Lasting Response to Painful Touch

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The word molestation speaks volumes to those who have experienced it. Why did the person do it to me? What did I do for this to happen to me? Where was God when this was happening? 

I grew up in a middle-class home, the oldest of three children. I lived a relatively sheltered life. If my parents told me to do or not do something, it never occurred to me to disobey them. Socially, I was behind my peers because I am also hard of hearing and visually impaired. I did not get hearing aids until I was almost 5 years old and so didn’t start speaking until after receiving these aids. I asked few questions and was very trusting.

The molestation began when I was 13. I would be allowed periodically to spend the night in the home of a trusted family member, and the molestation took place after the other person went to bed and I had gone to sleep for the night. Because I don’t hear anything with my aids out and have night blindness, I never saw the molestation, but I definitely felt it. It went on for three years and I was confused. It didn’t feel right to me, but since the perpetrator was a family member I thought it must be OK. It never occurred to me to discuss it with my parents or the other person staying in the home because I trusted all of them. It also never occurred to me that they had no idea this was taking place. And so the molestation continued.

I was extremely shy, had almost no friends, and never shared what was happening to me. Because I blocked out this tumultuous period, I have very spotty memories of those three years in high school.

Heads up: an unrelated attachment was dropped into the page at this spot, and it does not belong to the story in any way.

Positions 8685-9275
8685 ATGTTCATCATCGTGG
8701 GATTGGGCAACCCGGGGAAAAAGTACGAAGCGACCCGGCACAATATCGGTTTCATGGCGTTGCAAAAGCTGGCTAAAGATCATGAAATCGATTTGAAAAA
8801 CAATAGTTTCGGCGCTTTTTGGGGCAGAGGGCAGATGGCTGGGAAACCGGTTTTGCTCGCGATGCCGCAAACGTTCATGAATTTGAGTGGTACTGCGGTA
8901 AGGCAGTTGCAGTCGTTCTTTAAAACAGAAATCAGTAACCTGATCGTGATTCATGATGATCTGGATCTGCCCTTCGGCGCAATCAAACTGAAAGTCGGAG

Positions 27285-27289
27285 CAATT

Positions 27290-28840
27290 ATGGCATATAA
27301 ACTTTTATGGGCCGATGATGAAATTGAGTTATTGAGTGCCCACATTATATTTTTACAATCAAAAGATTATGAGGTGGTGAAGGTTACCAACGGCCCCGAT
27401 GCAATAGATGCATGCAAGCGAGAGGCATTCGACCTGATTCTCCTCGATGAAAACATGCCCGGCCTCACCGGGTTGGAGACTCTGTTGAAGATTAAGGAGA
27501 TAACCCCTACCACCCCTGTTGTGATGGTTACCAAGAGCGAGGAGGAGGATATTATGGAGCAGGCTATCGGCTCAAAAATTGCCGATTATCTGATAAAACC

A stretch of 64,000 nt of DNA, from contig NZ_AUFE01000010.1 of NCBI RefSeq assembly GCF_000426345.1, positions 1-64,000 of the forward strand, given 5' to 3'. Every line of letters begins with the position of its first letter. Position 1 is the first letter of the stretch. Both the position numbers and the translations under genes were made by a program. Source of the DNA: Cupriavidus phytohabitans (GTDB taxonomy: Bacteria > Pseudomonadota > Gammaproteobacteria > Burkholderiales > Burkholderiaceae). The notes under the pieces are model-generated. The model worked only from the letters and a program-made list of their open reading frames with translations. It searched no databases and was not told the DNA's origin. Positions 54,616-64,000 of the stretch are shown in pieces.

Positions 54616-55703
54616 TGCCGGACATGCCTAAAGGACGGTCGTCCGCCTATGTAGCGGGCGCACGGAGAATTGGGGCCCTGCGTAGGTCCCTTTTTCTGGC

I grew up, got married, had two children, and did OK—except in the area of touch. If someone touched me unexpectedly, it absolutely terrified me. My hypersensitive response to touch affected my marriage, but I couldn’t figure out why. When I finally took time to look at the period I had blocked out of my memory, things started falling into place. Due to our financial situation and my husband’s crazy work hours to support us, we did not go for professional counseling but tried to resolve this on our own; we were only partially successful.

When I went for counseling following my husband’s death, I finally learned that the person who molested me did not have any right to do this to me. Still, I wondered where God was in all of this. I had become a Christian at 17 and struggled to understand why a sovereign God would allow molestation to occur. 

When I remarried in 2011, I chose to have a marriage as healthy as possible. I am still hypersensitive to touch, but when these situations occur I try not to blow it out of proportion. We may not comprehend why horrible events occur, but we can trust that our sovereign God never releases us from his control.

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